Wednesday, August 11, 2010

BC VS Ontario - Pinot Noir

In our BC VS. Ontario series we are looking to showcase the differences and uniqueness of Canada's two main wine producing Provinces. In this article we look at Pinot Noir which grows well on the Niagara Peninsula in Ontario and in the cooler pockets of the Okanagan Valley in British Columbia. The aim is not competition but rather an exploration on what makes the wines produced so different. We've selected two Pinot Noirs that offer excellent typicity for their respective regions:

Le Clos Jordanne 2007 Talon Ridge Vineyard Pinot Noir
Full Review

Okanagan Valley:
Cedar Creek 2006 Platinum Reserve Pinot Noir
Full Review

The Niagara Peninsula may offer the terroir that resembles Pinot Noir's famous home in Burgundy the closest in Canada. It may be to no one's surprise then that the best Pinots produced here are Burgundian in character: earthy, austere and age worthy.

Pinot Noir loves warms days and cool nights making the Niagara Peninsula a natural fit for the grape. The temperature on the peninsula is regulated by the two Great Lakes which form its Northern and Southern borders; Ontario and Erie. The best plots for Pinot Noir tend to be in vineyards closer to Lake Ontario where the hot, muggy Ontario summer is mellowed by cool breezes coming from the lake. The Niagara Escarpment runs the length of the peninsula and acts as a bit of a rain shield. The vines are usually left to fend for themselves with no irrigation and a developing trend towards biodynamic and organic practices.

Le Clos Jordanne Estate Wines, a Vincor company in partnership with Boisset France (Burgundy), produce six Pinot Noir wines; a Village Reserve (an entry level blend), four vineyard specific wines and their iconic The Grand Clos which is from the western part of their Le Clos Jordanne Estate Vineyard.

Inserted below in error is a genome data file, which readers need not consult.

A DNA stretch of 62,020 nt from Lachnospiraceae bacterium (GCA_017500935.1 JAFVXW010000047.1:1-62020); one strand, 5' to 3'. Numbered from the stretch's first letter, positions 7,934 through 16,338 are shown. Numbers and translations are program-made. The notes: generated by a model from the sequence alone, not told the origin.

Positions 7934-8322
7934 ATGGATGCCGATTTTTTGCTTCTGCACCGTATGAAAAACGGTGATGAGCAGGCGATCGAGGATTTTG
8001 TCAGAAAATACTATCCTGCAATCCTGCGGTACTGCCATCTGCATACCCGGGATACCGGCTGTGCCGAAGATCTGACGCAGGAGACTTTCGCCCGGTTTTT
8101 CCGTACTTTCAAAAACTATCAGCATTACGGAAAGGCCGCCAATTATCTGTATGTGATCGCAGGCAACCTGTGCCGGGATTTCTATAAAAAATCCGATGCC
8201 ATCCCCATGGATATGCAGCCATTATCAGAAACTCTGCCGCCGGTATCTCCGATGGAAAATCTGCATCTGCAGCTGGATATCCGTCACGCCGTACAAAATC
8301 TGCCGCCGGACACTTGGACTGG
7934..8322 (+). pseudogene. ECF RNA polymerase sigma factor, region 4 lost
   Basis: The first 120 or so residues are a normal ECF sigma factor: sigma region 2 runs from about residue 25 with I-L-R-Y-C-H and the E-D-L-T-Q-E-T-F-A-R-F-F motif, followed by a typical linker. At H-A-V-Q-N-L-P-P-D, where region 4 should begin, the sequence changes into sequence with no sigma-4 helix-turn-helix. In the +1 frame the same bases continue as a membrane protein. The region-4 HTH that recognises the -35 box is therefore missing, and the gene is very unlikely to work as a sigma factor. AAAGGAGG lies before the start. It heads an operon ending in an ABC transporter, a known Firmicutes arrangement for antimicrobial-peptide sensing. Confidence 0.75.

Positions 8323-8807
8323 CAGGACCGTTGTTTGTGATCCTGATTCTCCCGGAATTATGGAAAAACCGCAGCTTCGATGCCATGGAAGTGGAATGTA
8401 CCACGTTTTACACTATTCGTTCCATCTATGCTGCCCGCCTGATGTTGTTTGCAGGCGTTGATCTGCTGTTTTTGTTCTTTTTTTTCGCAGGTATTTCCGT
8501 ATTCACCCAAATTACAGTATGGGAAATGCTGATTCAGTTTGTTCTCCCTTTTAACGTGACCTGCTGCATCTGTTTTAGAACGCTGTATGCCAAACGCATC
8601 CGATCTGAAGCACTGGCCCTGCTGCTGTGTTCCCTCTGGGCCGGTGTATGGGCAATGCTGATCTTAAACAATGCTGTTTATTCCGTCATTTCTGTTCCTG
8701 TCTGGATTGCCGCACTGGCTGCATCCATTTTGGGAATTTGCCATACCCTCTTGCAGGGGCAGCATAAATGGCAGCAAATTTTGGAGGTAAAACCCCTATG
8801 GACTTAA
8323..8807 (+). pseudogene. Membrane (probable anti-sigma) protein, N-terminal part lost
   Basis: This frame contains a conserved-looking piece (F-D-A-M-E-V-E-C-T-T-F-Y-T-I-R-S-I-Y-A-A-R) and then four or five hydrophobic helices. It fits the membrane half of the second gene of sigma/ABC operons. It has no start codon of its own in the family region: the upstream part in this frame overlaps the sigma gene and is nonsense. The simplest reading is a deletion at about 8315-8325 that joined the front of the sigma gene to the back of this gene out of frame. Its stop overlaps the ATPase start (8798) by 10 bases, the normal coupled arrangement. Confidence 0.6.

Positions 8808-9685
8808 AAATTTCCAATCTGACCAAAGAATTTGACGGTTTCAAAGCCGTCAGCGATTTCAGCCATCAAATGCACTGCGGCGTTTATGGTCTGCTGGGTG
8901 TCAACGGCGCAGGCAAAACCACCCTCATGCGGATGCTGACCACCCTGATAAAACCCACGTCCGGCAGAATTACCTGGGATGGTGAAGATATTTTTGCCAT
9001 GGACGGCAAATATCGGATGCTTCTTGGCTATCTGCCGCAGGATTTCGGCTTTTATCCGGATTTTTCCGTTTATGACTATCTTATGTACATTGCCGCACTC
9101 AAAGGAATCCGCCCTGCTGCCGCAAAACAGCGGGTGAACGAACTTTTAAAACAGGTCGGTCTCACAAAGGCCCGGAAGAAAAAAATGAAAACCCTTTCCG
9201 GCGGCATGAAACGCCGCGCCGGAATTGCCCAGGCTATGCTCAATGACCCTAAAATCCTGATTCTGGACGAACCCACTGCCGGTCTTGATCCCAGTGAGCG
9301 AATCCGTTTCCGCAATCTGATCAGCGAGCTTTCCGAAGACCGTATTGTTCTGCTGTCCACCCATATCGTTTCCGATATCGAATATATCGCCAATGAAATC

The Talon Ridge Vineyard Pinot Noir offers elegant, developing aromas of dark cherry, raspberry seed, oak spice and steely minerality on the nose. The palate recalls the limestone terroir with earthy flavours, austere acidity and smooth, integrated tannins.

The long Okanagan Valley of British Columbia has many different meso and micro climates. Pinot Noir grown in cooler pockets to the north of the valley from Naramata to the Kelowna area tend to produce the best fruit, offering good sun exposure, warm days and cool nights. The Okanagan Lake helps regulate the temperature, cooling the vines in the extreme heat of July and August. Early frost is always a concern in the valley but modern viticulture practices help abate the risk.

The best Pinots in BC have traditionally been unapologetically New World, fruit-forward wines that corral super-concentrated flavours of dark cherry and raspberry with pronounced spiciness. However, there is a growing trend towards austere, mineral and earthy wines as producers learn the best vineyard spots in the valley. As this trend develops we may see more similarities between the Pinot Noirs of Niagara and the Okanagan Valley.

The Cedar Creek 2006 Platinum Pinot Noir is an expression of concentrated fruit flavours and aromas blended effortlessly with French oak, creating an expression of bright fruit with smooth, rounded edges. A long finish of lingering oak spice completes the experience.

Seek these two wines out, or two similar wines, and do your own comparison. You may find you prefer one style to the other or maybe you'll enjoy them both for their differences. Due to Canada's archaic liquor laws and feuding Provincial liquor board monopolies, this may be hard to do. Twitter and Facebook are good resources to find hard-to-get wines in your corner of the world.
 - Liam Carrier

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